May 08

Mets Wrap: Harvey Comes Up With Best Effort Of Year

HARVEY: Best start of the year. (AP)

HARVEY: Best start of the year. (AP)

Matt Harvey touched 97 on the radar gun and struck out ten as the Mets beat San Diego, 4-3, Sunday afternoon. Couple that with the Cubs completing a sweep of Washington and the Mets are back in first place.

Seems like all is well again for the Mets.

A lot went right for the Mets, including another home run from Yoenis Cespedes, Kevin Plawecki is starting to hit, they were on the receiving end of a blown instant replay ruling, and Antonio Bastardo escaped a bases-loaded, no-outs jam in the eighth.

However, unquestionably the best thing that happened for the Mets was Harvey (3-4) coming up with his best outing of the season.

And, he knew it, too.

“I finally felt for the majority of the game a lot more comfortable,’’ Harvey told reporters. “I was able to pound the zone and throw all of my pitches.

“Mechanically it felt great. I just have to keep working on it. Everything felt good today.’’

In his four losses, Harvey’s fastball velocity was down to the low 90s and his breaking and off-speed pitches were off. Harvey knows he’s on his game not so much when he’s throwing in the high 90s, but “ when I can go inside and throw a change-up to a right-handed hitters.’’

Again Harvey stumbled in the fifth when he left a mediocre fastball over the plate Christian Bethancourt took deep into the second deck. However, unlike in previous games, Harvey rebounded in the sixth.

Harvey gave up two runs on four hits with two walks and ten strikeouts in six innings. Again, his pitch count was too high at 102.

Sunday was a definite positive for Harvey, but he knows for him to reach the level expected of him he has to give the Mets more innings for all those pitches.

However, on this day the concern level on Harvey was low. Just the way the Mets want it to be.

METS GAME WRAP


Game: #30   Record: 19-11   Streak: W 2

Standings: First, NL East

Runs: 133     Average per game: 4.4    Times scoring 3 runs or less: 12

SUMMARY: Harvey pitched his best came of the season, and was backed by Cespedes’ homer and a pair of two-out RBI singles by Asdrubal Cabrera.

KEY MOMENT: The Mets received a controversial replay ruling in their favor in the fifth inning when the review upheld the original decision that Andrew Cashner was out at the plate. Had the call been reversed the Padres would have pulled within 4-3 and had a runner on third.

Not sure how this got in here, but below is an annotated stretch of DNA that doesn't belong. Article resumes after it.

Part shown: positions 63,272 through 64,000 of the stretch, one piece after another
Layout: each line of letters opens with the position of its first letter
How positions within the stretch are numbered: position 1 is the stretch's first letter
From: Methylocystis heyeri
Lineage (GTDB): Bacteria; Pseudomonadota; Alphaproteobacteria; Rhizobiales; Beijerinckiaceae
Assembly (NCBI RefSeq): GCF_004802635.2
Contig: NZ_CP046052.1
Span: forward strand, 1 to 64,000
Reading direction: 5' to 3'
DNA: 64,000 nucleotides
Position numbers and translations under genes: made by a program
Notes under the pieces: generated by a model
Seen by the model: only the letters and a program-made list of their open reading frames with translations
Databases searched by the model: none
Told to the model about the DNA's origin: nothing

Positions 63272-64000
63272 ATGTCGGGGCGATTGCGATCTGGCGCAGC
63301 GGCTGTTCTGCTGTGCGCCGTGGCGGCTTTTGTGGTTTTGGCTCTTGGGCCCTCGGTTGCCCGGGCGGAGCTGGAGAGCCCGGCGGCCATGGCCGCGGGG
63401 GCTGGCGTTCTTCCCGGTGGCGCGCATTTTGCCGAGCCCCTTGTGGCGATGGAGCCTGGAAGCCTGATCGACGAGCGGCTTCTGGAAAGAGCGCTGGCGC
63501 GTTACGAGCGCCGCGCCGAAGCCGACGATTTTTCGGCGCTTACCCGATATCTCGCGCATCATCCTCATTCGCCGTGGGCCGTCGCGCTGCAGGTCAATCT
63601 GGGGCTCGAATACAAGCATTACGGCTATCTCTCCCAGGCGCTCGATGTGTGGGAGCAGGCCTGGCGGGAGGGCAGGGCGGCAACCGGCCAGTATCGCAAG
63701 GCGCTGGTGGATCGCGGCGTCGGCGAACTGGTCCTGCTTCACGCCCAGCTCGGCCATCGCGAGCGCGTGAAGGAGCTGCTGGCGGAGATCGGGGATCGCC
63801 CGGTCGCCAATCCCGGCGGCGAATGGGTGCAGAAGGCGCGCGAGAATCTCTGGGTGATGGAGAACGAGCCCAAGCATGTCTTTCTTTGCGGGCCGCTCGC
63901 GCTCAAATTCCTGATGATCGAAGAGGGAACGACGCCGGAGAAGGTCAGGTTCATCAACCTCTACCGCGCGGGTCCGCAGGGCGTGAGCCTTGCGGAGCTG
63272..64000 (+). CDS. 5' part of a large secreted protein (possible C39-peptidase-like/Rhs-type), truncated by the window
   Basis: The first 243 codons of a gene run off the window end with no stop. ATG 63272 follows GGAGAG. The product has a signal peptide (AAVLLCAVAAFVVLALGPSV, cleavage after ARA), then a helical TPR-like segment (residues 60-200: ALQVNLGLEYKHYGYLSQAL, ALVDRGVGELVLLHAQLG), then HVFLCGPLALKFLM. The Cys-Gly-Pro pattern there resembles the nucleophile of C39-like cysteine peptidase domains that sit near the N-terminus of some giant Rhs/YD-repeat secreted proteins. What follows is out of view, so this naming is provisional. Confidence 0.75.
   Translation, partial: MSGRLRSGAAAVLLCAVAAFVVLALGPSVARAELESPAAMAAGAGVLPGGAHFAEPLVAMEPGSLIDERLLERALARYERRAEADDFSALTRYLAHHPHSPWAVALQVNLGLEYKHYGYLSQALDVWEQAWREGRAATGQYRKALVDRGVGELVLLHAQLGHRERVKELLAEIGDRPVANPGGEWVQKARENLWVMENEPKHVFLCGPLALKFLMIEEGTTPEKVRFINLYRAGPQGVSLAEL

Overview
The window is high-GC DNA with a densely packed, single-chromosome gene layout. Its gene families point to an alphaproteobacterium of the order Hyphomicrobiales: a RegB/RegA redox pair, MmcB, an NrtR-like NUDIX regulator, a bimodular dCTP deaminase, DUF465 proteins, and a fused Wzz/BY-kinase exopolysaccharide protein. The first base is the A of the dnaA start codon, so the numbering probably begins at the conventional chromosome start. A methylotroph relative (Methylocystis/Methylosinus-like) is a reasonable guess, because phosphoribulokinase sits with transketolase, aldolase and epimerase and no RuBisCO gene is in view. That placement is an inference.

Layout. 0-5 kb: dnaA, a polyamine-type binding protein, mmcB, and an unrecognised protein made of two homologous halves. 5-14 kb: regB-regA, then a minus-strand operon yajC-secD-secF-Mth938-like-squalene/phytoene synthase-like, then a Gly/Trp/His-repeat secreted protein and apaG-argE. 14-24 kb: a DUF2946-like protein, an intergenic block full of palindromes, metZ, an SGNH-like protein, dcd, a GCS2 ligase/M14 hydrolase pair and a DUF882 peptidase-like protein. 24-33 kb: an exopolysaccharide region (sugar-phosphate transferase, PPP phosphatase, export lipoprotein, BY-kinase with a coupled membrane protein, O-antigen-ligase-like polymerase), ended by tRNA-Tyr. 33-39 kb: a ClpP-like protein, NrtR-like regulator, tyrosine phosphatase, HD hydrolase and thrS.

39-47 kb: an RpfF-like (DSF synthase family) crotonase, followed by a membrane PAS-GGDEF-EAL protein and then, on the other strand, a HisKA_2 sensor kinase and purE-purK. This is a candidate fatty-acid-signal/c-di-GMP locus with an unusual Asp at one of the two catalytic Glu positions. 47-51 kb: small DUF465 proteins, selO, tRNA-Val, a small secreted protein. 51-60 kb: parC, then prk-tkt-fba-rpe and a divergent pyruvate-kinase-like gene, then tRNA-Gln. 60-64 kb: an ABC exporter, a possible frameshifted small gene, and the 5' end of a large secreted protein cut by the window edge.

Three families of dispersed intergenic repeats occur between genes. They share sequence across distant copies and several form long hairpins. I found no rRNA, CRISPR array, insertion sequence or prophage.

THUMBS UP: Bastardo entered the game in the eighth with the bases loaded and no outs, and proceeded to strike out Derek Norris, got Melvin Upton on a pop-up and struck out Alexei Ramirez. … Three two-out RBI. … Cabrera continues to excel. … Two hits by Eric Campbell, who started in place of David Wright. … Ten saves in as many opportunities for Jeurys Familia.

THUMBS DOWN: The offense stranded 11 runners on base. … Jim Henderson balked a runner home. … Addison Reed was off, giving up two hits and not retiring a hitter.

EXTRA INNINGS: The Mets bussed to Los Angeles after the game. … Neil Walker did not start because of a bruised right shin, but pinch-hit and struck out. … Cespedes hit his 11th homer. He didn’t hit his 11th last year until July 6. … The Dodgers will use three lefties against the Mets. … TOPPS will put out a special edition baseball card commemorating Bartolo’s homer Saturday night. It will cost you $9.99.

QUOTEBOOK: “It’s only May,’’ – Collins in response to a question of the Mets jumping the Nationals for first place in the NL East.

BY THE NUMBERS: 0-for-19: Walker’s current slide.

NEXT FOR METS: Steven Matz starts Monday night for the Mets in Los Angeles.

Apr 09

Today In Mets’ HIstory: Carter Hits OD Game-Winning Homer

On this date in 1985, the Mets’ drive to, as manager Davey Johnson said, “to dominate,” began with Gary Carter‘s 10th-inning Opening Day homer gave them a 6-5 victory over St. Louis at Shea Stadium.

Carter Gary Plaque_NBL_0The Mets acquired Carter in an offseason trade with Montreal for Hubie Brooks, Mike Fitzgerald, Herm Winningham and Floyd Youmans.

The Mets’ championship team of 1986 was built around draft picks Darryl Strawberry and Dwight Gooden, but the trades for Carter and Keith Hernandez were largely regarded as the final pieces of the puzzle.

The Mets finished second to St. Louis in 1985, but the die had been cast. During spring training in 1986, Johnson said the Mets would “dominate,” that year. The Mets cruised through the regular season, outlasted Houston to win the NLCS with a dramatic win in extra-innings. That was a crucial win because Mike Scott – who was clearly in the Mets’ head – was the Astros’ Game 7 starter.

The Mets rallied to win Game 6 of the World Series in another epic game, to set up Game 7. The Mets came from behind to win that game, also. Carter hit .276 in the World Series with two homers and nine RBI.